What is the individual investor to do when global events threaten to bring turmoil to the markets? Should one ignore the supposed horses of the apocalypse or take your investments and run for safer havens? One of our contributors, Jessica Hubbard, canvasses the opinions of some experts.
While it is likely that we make the same observation every year, 2014 seems to have been a particularly turbulent one – with various global crises and catastrophes sending markets on a zany ride. Rockets in Gaza, rebels in Ukraine, two major airline disasters and the insidious spread of Ebola are just some of the tragic events that have triggered the world’s collective anxiety and given rise to jittery markets.
Policymakers and central banks usually have their own set response to such events, with plenty of checks and balances to prevent impulsive and emotional reactions to worrying developments. But as an individual investor, there is usually little to no support and guidance as to how one should react – if at all – to global crises that undoubtedly wreak (at least temporary) havoc on business and investor confidence.
If the experts are to be believed, then the simple answer is that individual investors are well advised to ‘sit on their hands’ and not react at all.
As Simon Brown, founder and director of financial education resource JustOneLap points out, individuals first and foremost need to ensure that they have an overall strategy for investing – which would ideally inform the investor as to how to respond to global and local events of any kind.
“Yet pretty much regardless of an overall strategy, a long term investor should never worry about short term events,” says Brown. “So the best response to current events such as plunging oil, Ebola, etc. is to ignore them…Crises will come and go over relatively short periods (anything under 5 years or so is short term for a long term investor). But given time, markets will rise.”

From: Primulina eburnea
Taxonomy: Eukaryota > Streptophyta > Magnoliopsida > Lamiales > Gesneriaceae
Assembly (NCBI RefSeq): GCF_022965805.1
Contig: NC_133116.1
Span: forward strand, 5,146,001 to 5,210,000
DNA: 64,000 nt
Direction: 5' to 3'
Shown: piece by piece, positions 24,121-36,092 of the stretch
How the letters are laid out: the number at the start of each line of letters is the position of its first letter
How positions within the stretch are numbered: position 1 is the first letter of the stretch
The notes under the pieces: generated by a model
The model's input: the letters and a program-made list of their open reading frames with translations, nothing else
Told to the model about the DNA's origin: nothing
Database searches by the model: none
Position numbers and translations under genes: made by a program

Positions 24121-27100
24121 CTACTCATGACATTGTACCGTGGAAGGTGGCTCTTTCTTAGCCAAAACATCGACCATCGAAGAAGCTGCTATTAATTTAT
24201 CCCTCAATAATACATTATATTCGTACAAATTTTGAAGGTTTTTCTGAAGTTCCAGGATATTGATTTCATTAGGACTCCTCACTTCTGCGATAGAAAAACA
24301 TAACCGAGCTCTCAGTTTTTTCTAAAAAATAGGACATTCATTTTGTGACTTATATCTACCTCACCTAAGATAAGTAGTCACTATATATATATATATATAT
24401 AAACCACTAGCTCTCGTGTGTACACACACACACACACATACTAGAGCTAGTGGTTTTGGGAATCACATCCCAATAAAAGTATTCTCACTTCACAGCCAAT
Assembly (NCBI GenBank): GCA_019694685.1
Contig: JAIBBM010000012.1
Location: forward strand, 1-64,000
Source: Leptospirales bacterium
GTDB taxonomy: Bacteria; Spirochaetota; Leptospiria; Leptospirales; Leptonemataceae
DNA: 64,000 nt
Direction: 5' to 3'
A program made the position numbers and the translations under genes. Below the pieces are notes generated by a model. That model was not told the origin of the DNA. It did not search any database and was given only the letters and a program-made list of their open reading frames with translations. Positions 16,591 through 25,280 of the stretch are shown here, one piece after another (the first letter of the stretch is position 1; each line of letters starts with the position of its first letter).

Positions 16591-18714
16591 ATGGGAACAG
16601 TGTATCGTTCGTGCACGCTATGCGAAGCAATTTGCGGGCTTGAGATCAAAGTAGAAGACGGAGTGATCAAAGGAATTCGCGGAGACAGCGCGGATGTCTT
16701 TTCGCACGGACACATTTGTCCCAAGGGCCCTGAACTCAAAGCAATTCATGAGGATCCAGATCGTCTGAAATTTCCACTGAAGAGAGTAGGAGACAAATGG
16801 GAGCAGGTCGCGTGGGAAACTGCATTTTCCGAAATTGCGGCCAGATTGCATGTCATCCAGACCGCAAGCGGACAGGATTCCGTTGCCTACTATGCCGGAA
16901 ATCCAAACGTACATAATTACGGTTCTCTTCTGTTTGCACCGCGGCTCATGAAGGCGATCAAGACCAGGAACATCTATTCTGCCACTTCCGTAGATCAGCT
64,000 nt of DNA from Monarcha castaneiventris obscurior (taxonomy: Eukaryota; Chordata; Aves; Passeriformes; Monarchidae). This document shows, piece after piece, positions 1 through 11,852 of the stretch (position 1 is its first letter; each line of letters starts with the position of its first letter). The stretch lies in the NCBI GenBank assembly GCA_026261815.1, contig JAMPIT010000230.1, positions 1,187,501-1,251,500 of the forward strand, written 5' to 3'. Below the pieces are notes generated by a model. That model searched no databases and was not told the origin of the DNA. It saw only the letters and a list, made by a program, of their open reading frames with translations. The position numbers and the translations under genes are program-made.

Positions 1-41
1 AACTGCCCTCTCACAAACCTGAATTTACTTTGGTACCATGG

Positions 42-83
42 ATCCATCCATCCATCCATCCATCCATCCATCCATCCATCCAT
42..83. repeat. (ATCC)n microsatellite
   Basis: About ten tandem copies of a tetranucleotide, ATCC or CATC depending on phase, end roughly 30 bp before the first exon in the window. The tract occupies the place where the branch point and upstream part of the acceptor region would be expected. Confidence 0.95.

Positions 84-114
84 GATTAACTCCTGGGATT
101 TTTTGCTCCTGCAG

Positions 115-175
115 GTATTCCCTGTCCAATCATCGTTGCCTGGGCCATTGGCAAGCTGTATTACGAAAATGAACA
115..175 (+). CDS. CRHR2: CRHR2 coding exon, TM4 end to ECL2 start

He adds: “Aside from doing nothing and NOT selling long term stocks in panic whenever the news goes dark, one should check to see if any preferred stocks on your shopping list are offering good prices and actually use the market sell-off as a buying opportunity.”
Ebola’s impact on cocoa production in West Africa produced such an opportunity, by way of example, with Vestact’s Sasha Naryshkine noting that ‘ironically, the most liquid trade of the lot might be to go long on cocoa – with a shortage of labour and a smaller produce this year.’
However, for those who are not interested in pursuing these small but undoubtedly seductive windows of opportunity amidst crisis, the best strategy is to stay put and regard your investments as untouchable. News is great to stay informed and in touch, but it can be a terrible influence on your finances if you let emotions and fear seep out of the TV and printed word…and into your portfolio.